Managing Aquatic Plants via Aquatic Weed Control

Small lakes and ponds require management just like gardens, greens, and fairways. This is particularly true for aquatic plants, ranging from simple single-celled algae to large rooted plants. Let’s look at how we can manage various aquatic plants under different conditions and for different aesthetic needs.

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Phytoplankton:  Single-celled plants suspended in water. They may aggregate into small colonies that are visible to the naked eye, but are usually microscopic and evident only as a green (or sometimes brownish) coloration of water. Abundant phytoplankton—and the resulting green water—is not necessarily a bad condition: it can even be beneficial when it prevents other more problematic plants from growing in the green, turbid water. Excessively abundant phytoplankton, however , can be toxic to fish and cause foul odors and unsightly coatings of blue-green scum on the water surface. The best way to reduce phytoplankton is by reducing nutrient input levels (whether from fertilizer or other sources) into the water.
Filamentous algae:  Simple plants whose cells attach end-to-end to form long filaments that intertwine to form thick, unsightly mats. Like with phytoplankton, the best way to reduce their abundance is by decreasing nutrient inputs. However, other methods can be effective and often are necessary, including spot treating algae mats with copper herbicides, introducing weed-eating fish such as triploid grass carp or tilapia, and adding specially manufactured pond dyes. The key is to prevent the problem from becoming too severe. Physical removal of excess filamentous algae to reduce levels can increase the efficiency and safety of algicidal or fish treatments.

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after

Submersed plants:  Aquatic plants that root in the pond bottom while the body is suspended in the water. Some are useful for aquascaping. However, in small ponds they can grow to objectionable levels. Since partial or selective control of submersed plants is difficult, it’s easier to eliminate all submersed plants in a pond. Contract herbicides or the systemic herbicide flouridone can be effective, depending on water conditions. If water flow is too great, herbicides may be ineffective. Triploid grass carp is effective at 2 to 20 fish per acre; stocking rates depend on target weeds and their density as well as other regional factors. Using grass carp for weed control can be unpredictable due to fish loss from escape or predation by wading birds or alligators, and can also impact emersed vegetation. Adding or removing fish as necessary and the judicious use of herbicides will enable better management.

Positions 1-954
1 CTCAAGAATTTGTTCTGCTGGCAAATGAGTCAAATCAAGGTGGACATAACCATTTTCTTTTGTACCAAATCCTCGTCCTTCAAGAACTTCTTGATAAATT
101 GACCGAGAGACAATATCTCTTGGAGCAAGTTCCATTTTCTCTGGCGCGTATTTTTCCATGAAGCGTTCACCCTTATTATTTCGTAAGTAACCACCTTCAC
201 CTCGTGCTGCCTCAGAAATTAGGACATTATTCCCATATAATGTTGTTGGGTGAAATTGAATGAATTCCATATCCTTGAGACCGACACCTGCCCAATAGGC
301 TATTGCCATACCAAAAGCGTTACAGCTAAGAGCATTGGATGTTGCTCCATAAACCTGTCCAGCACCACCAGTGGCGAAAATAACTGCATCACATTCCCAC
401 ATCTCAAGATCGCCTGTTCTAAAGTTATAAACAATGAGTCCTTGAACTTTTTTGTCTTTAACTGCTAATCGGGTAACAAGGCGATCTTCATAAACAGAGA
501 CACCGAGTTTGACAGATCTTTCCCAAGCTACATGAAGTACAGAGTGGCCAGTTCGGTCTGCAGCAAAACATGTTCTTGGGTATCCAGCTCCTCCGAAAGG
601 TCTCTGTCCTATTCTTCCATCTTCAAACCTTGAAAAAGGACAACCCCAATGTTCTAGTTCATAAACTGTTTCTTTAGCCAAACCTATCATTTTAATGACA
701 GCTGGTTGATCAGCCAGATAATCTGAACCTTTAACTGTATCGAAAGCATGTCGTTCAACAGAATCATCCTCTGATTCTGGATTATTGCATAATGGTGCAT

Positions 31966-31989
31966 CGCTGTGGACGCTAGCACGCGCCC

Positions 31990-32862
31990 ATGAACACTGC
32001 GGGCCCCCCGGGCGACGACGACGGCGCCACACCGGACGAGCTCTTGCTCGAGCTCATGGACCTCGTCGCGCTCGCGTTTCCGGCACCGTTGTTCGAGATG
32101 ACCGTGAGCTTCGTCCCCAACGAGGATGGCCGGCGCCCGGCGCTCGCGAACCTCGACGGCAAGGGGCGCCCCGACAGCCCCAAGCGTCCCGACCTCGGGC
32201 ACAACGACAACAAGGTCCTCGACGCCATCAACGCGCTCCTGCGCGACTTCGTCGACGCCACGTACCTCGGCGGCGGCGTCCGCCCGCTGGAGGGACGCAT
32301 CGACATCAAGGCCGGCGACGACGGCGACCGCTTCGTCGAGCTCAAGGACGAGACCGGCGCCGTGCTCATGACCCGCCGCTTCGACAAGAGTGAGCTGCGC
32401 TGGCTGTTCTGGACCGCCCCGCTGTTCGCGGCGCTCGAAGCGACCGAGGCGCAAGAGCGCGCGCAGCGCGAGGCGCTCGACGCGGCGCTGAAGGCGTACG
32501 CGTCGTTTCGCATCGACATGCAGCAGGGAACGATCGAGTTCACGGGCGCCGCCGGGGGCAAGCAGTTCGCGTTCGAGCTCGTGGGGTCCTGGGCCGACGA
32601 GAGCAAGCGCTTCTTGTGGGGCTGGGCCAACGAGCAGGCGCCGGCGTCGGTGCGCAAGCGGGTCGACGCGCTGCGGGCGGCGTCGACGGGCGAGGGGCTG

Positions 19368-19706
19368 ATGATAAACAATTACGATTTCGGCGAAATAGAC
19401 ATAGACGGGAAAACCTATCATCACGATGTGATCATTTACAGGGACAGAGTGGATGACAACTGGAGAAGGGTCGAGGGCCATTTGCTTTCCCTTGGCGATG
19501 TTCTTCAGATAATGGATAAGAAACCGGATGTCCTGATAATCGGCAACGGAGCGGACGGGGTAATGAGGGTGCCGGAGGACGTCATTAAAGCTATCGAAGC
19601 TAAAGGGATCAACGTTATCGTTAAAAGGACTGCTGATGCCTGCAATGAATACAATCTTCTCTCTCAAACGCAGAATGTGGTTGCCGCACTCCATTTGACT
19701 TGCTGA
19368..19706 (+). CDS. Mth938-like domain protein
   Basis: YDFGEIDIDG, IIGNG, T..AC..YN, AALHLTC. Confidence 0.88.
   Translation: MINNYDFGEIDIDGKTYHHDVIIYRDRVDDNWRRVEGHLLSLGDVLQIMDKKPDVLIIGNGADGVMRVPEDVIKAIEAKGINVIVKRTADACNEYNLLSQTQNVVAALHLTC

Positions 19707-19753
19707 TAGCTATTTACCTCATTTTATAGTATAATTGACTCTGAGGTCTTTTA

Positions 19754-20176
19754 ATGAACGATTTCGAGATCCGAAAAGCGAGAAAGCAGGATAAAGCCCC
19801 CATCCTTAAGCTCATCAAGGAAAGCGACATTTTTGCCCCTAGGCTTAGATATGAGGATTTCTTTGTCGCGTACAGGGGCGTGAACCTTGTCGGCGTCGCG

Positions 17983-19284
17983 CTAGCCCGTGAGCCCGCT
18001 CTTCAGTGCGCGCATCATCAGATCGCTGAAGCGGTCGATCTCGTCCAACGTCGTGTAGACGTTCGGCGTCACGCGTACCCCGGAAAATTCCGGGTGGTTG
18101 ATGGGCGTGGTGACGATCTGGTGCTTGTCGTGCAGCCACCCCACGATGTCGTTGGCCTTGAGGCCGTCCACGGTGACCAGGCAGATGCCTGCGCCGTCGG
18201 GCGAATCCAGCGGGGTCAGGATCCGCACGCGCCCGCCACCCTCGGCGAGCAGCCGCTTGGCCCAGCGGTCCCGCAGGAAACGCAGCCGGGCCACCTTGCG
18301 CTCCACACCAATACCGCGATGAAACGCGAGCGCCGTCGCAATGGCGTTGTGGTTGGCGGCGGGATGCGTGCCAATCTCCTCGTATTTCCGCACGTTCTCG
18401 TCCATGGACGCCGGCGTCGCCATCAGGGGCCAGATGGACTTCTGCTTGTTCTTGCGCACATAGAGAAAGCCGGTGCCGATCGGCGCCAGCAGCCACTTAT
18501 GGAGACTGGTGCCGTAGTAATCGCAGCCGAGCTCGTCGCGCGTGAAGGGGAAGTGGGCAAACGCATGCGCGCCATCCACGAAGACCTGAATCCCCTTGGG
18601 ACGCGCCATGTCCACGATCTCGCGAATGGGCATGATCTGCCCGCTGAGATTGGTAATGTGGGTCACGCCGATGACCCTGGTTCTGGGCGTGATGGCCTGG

Floating plants:  Plants that float on the water’s surface. The most common problem plants are duckweeds, giant duckweeds, and watermeal. Diquat controls duckweeds but requires frequent applications. Triploid grass carp are also effective but high stocking rates are necessary. With proper conditions (minimal water exchange and no concern over sensitive non-target plants), you can achieve long-term control of floating plants (including watermeal) with flouridone.

Duckweed Before
Duckweed After

Emersed plants:  Plants that root in the pond bottom and extend above, or float upon, the water’s surface. Many are important for aquascaping and wetland mitigation. Some of the more popular ones include arrowheads, spike rushes, bulrushes, soft rush, and water lilies. While aquascapes can be attractive and enhance landscapes, they do require more maintenance and expense than plant-free ponds since it is necessary to manage the desired plants as well as control the weedy species. Common immersed aquatic weeds include torpedo grass, alligator weed, and pennywort. Herbicides such as Rodeo are often used; application usually has to be quite precise and requires experience, being more an art than a science. Certain immersed plants tolerate low levels of flouridone. Hand pulling is often necessary to control unwanted plants.

Aquatic plants can be managed in different ways, depending on your needs and the appearance you desire. Triploid grass carp, herbicides or a combination of the two may be used. Management becomes more challenging when you selectively control some plants and not others. But if you are planning to aquascape, expect the enhancement to the landscape to be worthwhile.

Some Before and After Photos to show how
dramatic a change our service will make to your sick lake or pond.

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